I played Monday night at Angela’s at the Crosswalk in downtown Plano. I had a cold for several days previous. But I felt fairly well – although not completely. While my sons, Cameron and J.D., and I were driving to Angela’s, I developed a tickle in my throat. Which is not all that uncommon. Especially if one is playing and singing all the time during the constantly changing weather of a Texas winter.
Which is when I usually get a cold – when the weather changes. Some people think I mean literally every time the weather changes. But that is not what I – or people like me – mean. We mean certain times when the weather changes. In my case, I mean when the weather changes like it has recently – hot then cold, warm then cold, hot then cold. If the temperature had gotten down to freezing or lower, I would have been screwed.
As it was, I thought I was getting off kind of easy this year – while knocking on wood and crossing my fingers. I was drinking plenty of water before my time to play and took my water with me when my time came. Unfortunately the stage area is just inside the front door and the front of the restaurant is all glass. There was a draft with people walking in and out the door.
The crowd was rather loud, so I was singing and playing louder trying to hear myself. The situation made me sweat, as the cold and the tickle were on my mind as well. But, except for the tickle, I felt fine. When we got home, the tickle faded a bit. I didn’t feel too bad when I went to bed.
When I woke up, my nose was stopped up, my mouth was dry and I had a “jaw ache.” I took some head medicine and went to church to take pictures of the troops coming to pick up the toys we had collected for soldiers’ children. If I talked too much, I sounded like a pissed off goose. So naturally, I kept on talking . All three boys still live at home, so not talking is seldom an option.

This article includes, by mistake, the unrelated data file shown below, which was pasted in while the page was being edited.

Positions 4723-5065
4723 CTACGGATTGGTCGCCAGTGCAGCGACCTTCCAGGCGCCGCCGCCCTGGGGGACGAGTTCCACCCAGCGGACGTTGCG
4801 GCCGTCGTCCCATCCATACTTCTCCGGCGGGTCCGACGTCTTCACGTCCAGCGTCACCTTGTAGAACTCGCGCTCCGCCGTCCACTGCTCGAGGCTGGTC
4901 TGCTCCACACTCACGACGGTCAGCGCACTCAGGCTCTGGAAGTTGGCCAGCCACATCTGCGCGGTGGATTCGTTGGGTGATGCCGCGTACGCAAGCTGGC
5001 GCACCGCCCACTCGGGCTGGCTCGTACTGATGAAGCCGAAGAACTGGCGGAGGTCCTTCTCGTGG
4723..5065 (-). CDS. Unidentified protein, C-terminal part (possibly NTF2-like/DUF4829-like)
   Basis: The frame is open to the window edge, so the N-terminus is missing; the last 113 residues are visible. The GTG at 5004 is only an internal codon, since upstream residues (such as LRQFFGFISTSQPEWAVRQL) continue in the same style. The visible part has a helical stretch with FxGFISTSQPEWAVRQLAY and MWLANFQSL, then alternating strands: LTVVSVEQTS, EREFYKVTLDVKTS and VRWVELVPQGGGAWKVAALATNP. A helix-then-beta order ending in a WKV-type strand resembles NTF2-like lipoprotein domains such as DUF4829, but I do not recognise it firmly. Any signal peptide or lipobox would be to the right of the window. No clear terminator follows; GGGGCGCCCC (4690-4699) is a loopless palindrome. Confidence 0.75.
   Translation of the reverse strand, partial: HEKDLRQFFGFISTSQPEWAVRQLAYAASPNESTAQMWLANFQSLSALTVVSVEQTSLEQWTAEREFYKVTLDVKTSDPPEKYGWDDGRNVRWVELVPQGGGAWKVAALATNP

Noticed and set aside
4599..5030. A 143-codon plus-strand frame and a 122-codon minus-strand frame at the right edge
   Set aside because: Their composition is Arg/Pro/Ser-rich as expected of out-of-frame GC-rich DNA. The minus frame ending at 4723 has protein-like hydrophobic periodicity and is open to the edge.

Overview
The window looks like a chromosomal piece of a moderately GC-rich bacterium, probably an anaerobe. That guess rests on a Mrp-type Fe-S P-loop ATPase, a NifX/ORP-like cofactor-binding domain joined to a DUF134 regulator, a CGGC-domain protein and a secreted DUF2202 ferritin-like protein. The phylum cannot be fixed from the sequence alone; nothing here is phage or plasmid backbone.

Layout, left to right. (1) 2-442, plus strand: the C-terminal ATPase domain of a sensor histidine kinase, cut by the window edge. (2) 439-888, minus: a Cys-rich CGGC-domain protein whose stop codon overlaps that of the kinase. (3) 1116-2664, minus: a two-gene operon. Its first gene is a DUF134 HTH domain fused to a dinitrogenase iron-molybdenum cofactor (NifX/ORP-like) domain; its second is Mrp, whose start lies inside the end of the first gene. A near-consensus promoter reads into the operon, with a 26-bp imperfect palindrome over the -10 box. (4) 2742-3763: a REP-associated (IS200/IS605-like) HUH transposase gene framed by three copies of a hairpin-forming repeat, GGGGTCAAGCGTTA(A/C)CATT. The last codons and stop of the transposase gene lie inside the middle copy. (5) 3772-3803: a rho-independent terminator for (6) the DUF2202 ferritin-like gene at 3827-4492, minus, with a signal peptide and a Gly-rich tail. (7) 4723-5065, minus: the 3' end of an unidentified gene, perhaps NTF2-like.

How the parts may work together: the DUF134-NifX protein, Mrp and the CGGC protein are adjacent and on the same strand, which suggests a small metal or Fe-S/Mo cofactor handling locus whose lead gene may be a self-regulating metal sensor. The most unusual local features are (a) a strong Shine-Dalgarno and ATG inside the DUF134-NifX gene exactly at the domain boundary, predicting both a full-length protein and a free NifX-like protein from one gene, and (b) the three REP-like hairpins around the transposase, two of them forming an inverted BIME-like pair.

As the afternoon turned into evening, I began to sound like a pissed off goose trying to imitate Johnny Mathis. I don’t stutter as much as I used to. But I still don’t appreciate jokes about it. Yet that doesn’t mean I cannot see the humor if it is by me at myself. And sounding like a pissed off goose that is imitating Johnny Mathis and stutters – even I have to think that is vaguely humorous.
Which is why I do not try Dragon software with which the computer follows your vocal commands. I cannot imagine what it would look like if I stuttered. I have tried to imagine, but I really don’t want to know. It would pain me to think that all these years of public speaking and mental adjustment was all for anything close to naught. I usually don’t have a problem when I have a guitar in my hand, but carrying a guitar around and whipping it out when I talk would be more than a little awkward. While waiting around in a fast food place, it would really suck.
But I seriously digress. I hope you enjoyed the story as much as I did writing it – not as much as I did living it, which was minimal. However, I would like to say that when I played my set, I did really well. Then things went south. So, looking back on it now, I leave you with these words of wisdom.
If we cannot find humor in ourselves, we are not looking hard enough. And try to stay away from drafts.
Peace be with you.